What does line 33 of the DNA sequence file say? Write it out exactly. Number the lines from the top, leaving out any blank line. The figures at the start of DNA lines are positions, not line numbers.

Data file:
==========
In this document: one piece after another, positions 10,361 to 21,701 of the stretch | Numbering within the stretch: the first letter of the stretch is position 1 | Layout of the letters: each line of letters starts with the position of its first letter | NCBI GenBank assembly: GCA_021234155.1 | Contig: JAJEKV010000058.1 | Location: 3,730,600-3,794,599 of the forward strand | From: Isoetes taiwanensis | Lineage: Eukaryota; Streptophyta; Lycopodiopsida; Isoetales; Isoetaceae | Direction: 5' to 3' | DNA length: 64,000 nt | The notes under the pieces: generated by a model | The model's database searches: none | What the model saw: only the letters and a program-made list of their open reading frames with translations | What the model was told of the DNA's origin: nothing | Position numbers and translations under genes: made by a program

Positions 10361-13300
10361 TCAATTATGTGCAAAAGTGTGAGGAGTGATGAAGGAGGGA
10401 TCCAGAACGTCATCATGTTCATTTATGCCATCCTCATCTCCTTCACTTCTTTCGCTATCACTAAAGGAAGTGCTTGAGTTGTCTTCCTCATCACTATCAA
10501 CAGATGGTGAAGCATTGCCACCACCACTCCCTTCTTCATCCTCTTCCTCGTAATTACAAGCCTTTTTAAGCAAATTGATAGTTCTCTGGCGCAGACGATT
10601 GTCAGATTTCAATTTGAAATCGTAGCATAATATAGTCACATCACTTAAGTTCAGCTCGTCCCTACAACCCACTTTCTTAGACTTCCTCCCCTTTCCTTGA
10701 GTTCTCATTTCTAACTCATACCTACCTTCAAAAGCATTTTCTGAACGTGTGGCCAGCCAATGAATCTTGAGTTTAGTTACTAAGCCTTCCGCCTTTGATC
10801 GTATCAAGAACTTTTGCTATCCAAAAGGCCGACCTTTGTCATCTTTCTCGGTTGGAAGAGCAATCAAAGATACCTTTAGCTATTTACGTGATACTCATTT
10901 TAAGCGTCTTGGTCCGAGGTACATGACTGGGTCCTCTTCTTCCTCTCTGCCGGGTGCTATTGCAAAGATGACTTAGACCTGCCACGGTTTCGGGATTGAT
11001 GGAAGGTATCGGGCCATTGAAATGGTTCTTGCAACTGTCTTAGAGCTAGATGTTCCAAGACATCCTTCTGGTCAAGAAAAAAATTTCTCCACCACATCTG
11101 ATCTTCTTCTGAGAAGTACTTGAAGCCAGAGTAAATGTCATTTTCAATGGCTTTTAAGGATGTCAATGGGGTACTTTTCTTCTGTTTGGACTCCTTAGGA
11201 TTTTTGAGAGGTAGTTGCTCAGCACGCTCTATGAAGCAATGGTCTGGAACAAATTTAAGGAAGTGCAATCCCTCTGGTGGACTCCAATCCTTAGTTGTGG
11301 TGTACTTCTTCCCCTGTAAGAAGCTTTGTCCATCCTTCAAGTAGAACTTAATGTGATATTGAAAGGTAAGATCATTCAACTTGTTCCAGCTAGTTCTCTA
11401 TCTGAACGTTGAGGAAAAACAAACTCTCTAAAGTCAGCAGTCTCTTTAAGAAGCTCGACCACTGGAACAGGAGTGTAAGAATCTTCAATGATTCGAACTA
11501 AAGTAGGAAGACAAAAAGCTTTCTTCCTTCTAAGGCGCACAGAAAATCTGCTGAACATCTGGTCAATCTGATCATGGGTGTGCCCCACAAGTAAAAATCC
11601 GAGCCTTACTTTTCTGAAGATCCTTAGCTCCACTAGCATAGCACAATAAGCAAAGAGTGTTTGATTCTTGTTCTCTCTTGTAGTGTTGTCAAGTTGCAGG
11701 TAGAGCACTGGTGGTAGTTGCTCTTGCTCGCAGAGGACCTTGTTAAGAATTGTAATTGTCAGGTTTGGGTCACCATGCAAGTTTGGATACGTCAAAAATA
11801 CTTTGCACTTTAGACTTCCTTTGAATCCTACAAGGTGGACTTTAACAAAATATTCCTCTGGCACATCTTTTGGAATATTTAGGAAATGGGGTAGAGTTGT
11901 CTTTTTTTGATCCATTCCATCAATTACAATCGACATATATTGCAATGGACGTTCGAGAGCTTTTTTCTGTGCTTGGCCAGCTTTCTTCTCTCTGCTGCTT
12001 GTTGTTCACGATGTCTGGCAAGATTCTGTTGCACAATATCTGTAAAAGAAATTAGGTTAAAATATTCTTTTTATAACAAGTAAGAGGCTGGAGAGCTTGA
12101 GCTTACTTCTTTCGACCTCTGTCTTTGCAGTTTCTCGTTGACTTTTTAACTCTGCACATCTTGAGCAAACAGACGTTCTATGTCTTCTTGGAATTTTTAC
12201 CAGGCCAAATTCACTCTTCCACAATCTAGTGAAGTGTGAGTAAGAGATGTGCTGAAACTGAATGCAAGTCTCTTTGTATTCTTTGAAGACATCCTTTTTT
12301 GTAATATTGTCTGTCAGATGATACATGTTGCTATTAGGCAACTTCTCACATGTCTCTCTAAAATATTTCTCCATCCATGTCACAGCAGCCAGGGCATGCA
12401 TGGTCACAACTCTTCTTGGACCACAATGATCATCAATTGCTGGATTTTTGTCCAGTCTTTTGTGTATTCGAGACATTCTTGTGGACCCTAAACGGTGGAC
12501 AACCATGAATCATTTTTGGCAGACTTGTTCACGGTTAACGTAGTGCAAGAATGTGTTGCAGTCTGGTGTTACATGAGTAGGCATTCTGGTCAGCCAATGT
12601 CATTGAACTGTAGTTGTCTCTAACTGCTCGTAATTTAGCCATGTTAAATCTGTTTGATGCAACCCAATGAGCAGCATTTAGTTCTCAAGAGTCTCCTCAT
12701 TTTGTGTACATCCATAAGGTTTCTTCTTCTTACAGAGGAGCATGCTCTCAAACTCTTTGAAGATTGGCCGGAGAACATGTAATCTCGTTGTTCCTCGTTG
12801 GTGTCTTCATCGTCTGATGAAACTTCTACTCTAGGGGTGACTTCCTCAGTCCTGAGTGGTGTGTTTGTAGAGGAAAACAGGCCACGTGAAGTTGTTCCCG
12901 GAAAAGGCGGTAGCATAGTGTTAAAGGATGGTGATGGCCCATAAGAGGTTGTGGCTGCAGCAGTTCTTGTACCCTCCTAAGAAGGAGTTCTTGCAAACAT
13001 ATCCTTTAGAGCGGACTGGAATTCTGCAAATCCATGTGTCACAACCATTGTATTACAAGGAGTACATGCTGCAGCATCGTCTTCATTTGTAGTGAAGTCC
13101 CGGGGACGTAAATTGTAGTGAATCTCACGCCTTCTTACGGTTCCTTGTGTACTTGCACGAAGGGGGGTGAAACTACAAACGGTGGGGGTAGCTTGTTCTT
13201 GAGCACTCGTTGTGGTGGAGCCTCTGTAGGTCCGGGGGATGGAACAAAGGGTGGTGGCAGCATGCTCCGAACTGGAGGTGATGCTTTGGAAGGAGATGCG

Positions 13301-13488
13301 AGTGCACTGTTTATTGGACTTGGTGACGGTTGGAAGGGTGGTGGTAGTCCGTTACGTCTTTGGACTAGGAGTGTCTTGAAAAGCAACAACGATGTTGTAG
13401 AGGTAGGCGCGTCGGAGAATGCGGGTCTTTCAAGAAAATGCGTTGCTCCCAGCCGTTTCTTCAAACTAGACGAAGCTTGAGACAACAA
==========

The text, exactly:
Positions 13301-13488